Managing Director of Commercial Division
More than 40 years ago, when the Nativity Mission Center opened a private middle school for disadvantaged but promising children at 204 Forsyth St., its Lower East Side neighborhood was a pretty rough place.
But the area has gentrified to the point that the Archdiocese of New York is now selling the property, most likely to a developer who will build a mixed-use residential and retail building.
Meanwhile, the Jesuit boys school will relocate to a more needy area-possibly in the South Bronx or Queens-where it will be closer to students more likely to go to the private school which is mostly tuition free and run mostly on donations.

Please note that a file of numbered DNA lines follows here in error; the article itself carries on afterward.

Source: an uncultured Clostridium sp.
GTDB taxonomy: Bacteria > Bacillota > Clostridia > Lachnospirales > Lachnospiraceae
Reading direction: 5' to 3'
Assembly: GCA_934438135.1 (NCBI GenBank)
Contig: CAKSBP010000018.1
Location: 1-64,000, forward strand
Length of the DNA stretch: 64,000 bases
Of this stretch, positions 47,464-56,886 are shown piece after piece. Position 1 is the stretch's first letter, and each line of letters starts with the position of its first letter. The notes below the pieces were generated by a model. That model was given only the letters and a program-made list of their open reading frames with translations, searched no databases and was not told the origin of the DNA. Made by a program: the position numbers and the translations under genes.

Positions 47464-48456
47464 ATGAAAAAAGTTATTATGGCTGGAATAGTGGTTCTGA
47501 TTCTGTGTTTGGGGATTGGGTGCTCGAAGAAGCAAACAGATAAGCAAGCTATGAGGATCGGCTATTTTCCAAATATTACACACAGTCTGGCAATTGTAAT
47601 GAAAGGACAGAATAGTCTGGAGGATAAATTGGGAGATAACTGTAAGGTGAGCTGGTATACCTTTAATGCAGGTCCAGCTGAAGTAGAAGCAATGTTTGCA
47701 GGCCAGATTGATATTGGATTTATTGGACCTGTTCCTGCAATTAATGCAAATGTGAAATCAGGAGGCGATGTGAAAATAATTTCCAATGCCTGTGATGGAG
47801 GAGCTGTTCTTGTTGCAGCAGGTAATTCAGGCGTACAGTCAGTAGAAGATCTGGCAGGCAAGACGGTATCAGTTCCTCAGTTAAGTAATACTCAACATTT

In the past few years, bars, art galleries and a Whole Foods Market mushroomed on a block which was previously notorious for drug dealers, prostitutes, and gangs.
"Today, there are more French bulldogs in the neighborhood than boys who qualify for the federal free lunch program," says Rev. Jack Podsiadlo, president of the Nativity Mission Center.
Last month, the Nativity Mission Center sold its 2,500 square-feet of recreation space for $1.7 million to an investor listed in city property records as 206 Forsyth Street LLC.
According to the school's administrators, the same investor is also looking to buy the five-story school building, which is listed by Kervin Vales of Halstead Property for $4.7 million, up from a previously asking price of $3.5 million.
"If I had the money I would build here a condo myself," jokes Danny Perez, principal of the Nativity Mission Center, when asked about the possible future of the school, which he attended, too, until 1998.
Sunday, April 29, 2012